Phonogram: Rue Britannia

The creator bios for Kieron Gillen and Jamie McKelvie concede that neither of them is technically a “young person” anymore. So what does that say about someone actually too old to get most of the neo-nostalgic pop-culture references that permeate the magical and musical story of Phonogram: Rue Britannia?

It’s OK; I can take it. I think.

In my defense, part of the problem is that I’m a yank, so the Britpop scene that serves as the touchstone for the characters and their story was mostly an ocean away. But that’s not really an excuse for someone who was in touch enough with British music to do a college radio show in 1986 that was all about the latest cool stuff from the UK. But as college, the Smiths, partying, and the Housemartins receded into my past, I stopped paying much attention to popular music, so most of the bands referenced are just familiar names with no hooks attached to them.

Which actually puts me in a good position to appreciate some of what these think-they’re-no-longer-young creators are trying to convey in this story. The music of their youth (a nostalgic homegrown reaction to the grunge rock coming from the States) has passed into history as well, and the philosophical question of whether it really meant anything (and if not, what it didn’t mean) isn’t all that hard to grasp.

Gillen and McKelvie were thoughtful enough to include a rather extensive glossary at the back of the book, explaining who was who, and a bit of what was what. They assert that you don’t need to know any of these specifics to figure out what the characters are talking about and follow the story, and I can confirm that’s generally true (though I didn’t actually need them to explain who Joy Division were and what London of ‘77 was about, thanks). But I think the book would resonate much more strongly with someone who, say, recognizes the album covers that the chapter dividers are based on, and can personally agree (or not) that Kula Shaker sucks.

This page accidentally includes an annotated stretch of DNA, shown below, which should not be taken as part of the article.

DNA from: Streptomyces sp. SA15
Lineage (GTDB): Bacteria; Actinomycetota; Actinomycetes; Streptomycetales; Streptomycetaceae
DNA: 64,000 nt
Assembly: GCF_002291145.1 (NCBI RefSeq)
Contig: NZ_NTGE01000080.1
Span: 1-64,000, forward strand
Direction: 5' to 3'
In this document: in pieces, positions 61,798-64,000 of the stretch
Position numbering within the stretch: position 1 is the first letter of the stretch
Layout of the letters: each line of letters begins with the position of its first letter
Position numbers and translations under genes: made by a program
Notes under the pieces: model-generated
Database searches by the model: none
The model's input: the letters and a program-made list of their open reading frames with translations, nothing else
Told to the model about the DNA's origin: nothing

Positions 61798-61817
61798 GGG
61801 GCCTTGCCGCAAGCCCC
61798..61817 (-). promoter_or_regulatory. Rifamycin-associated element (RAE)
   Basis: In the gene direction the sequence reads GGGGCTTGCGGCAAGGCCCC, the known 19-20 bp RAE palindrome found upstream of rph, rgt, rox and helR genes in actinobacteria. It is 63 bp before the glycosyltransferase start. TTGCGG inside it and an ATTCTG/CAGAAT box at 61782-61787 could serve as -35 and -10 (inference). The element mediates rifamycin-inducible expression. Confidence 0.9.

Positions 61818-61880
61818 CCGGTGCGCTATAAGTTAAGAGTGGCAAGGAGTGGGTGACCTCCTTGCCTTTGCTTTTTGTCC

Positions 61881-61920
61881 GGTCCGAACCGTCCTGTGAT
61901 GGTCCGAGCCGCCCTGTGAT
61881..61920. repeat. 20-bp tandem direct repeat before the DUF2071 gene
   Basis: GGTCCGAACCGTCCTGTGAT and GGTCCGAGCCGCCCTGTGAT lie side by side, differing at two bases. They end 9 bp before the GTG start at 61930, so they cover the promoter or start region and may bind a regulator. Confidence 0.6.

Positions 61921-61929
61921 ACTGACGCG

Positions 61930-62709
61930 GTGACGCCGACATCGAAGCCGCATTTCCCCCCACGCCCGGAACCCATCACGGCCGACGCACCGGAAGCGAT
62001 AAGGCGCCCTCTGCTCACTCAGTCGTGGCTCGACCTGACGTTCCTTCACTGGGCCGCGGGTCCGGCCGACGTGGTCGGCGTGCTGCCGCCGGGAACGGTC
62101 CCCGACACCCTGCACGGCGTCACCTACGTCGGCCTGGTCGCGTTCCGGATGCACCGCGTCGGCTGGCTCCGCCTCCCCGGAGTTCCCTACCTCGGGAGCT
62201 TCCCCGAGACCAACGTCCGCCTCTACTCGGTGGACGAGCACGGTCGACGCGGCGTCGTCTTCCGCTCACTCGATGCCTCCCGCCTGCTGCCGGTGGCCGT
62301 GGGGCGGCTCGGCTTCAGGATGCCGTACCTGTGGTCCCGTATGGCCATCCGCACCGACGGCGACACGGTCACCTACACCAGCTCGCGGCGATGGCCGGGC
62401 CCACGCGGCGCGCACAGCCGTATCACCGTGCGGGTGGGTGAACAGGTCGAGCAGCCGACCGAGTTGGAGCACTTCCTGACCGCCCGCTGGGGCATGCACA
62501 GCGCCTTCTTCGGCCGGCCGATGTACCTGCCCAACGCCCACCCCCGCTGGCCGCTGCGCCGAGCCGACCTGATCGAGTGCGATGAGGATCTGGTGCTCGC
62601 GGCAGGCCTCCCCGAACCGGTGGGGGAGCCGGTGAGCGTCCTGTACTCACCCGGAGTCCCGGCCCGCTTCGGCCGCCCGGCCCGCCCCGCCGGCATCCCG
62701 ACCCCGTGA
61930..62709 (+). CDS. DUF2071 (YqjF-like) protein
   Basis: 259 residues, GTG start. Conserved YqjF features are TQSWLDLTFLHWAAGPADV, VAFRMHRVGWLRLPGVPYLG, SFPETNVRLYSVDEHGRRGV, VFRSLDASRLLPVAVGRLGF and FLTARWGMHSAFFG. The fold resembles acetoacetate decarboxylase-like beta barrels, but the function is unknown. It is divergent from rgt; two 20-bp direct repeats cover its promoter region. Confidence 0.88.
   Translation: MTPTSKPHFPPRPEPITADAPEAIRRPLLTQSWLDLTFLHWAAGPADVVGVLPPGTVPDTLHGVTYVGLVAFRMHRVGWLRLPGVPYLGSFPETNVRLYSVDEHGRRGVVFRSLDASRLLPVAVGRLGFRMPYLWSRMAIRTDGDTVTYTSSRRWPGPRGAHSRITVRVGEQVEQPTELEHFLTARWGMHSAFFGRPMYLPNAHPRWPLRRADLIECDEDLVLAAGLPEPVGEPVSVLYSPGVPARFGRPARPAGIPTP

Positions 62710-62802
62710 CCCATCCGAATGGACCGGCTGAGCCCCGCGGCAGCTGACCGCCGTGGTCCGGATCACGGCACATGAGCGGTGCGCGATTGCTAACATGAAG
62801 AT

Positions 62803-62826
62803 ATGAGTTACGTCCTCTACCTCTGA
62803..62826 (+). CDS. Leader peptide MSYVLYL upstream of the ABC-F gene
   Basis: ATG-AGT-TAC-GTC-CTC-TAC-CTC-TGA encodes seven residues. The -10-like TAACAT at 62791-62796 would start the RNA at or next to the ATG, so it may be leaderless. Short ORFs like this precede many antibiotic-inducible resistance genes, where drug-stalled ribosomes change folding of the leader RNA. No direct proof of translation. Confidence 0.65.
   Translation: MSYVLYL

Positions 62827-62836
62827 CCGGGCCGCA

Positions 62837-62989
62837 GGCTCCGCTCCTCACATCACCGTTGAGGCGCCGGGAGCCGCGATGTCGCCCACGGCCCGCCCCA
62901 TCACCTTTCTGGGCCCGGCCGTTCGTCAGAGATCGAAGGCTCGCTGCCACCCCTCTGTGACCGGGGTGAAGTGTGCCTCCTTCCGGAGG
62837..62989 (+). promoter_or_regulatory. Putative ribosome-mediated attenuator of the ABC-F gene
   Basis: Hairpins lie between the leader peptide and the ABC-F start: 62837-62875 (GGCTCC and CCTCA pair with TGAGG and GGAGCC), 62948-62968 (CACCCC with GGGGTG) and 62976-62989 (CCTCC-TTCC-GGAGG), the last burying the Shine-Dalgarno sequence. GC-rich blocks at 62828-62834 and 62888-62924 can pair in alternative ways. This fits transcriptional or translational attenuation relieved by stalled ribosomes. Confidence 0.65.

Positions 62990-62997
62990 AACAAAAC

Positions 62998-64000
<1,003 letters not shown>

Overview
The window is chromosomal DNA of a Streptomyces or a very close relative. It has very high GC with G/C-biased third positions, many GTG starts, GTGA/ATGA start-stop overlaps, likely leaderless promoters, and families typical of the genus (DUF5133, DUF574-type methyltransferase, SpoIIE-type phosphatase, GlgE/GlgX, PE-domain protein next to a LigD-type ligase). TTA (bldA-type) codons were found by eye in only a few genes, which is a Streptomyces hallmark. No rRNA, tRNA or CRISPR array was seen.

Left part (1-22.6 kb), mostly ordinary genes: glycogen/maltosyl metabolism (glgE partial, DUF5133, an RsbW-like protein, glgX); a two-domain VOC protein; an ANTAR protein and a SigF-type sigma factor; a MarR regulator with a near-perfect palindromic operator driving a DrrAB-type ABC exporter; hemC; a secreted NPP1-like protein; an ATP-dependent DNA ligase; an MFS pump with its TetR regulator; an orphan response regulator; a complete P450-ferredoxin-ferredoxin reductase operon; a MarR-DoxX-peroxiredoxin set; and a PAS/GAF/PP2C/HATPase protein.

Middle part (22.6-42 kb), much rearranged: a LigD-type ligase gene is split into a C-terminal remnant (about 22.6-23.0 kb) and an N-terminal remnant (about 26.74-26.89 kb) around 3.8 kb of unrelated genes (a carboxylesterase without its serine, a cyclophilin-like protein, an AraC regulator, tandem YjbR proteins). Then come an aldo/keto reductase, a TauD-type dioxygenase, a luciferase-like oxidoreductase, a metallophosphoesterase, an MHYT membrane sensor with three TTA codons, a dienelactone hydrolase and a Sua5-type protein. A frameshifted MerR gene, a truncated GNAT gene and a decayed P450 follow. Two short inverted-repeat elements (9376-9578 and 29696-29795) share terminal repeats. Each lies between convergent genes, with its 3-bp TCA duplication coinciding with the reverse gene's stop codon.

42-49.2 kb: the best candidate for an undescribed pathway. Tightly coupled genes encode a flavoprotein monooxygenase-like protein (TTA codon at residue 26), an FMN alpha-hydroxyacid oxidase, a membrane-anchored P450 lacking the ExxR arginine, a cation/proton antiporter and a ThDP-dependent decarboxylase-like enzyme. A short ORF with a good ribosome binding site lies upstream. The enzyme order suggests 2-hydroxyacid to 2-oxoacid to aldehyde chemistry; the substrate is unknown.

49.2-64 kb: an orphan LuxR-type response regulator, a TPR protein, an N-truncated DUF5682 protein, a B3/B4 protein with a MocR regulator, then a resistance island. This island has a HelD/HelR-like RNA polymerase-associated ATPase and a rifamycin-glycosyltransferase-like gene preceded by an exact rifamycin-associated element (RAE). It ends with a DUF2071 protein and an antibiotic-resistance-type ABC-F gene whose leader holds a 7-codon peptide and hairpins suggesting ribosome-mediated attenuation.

The book follows an unapologetically affected 20-something phonomancer (a magician who uses music as the source of his power) through an existential crisis. Among other things, it seems that someone is tampering with the goddess associated with his origin as a mage, with the alarming development that he finds himself liking bands that he knows he has always despised. I’m trying to imagine absently humming along with a Guns N Roses song, and yeah… it’s a creepy feeling. He goes on a spirit quest to figure out what’s going on, and what - if anything - to do about it. Not exactly a page-turner, but interesting and entertaining.

McKelvie’s art is endearing to look at, and perfectly suited to a story about a scene and a time of life in which youthful good looks are de rigueur. All of the characters look like they’ve been screened by central casting and/or the record label for audience appeal, with stylish hair and disarming smiles, but each with a distinct look and personality, and a basic grounding in reality. A cute reality. Even when the dialog meanders into the metaphysical and the setting into the surreal, there’s never any difficulty following the clean and clear art.

Back in the punk days, rocker Tom Robinson used to invite his audience to join him on the chorus of his anthem “Glad to Be Gay”, saying that you didn’t have to be gay to sing along… “but it helps”. Likewise, you don’t have to be an slightly-aging Britpop aficionado (or even an earnest music fan) to get into Phonogram. But I’m sure it’d help.

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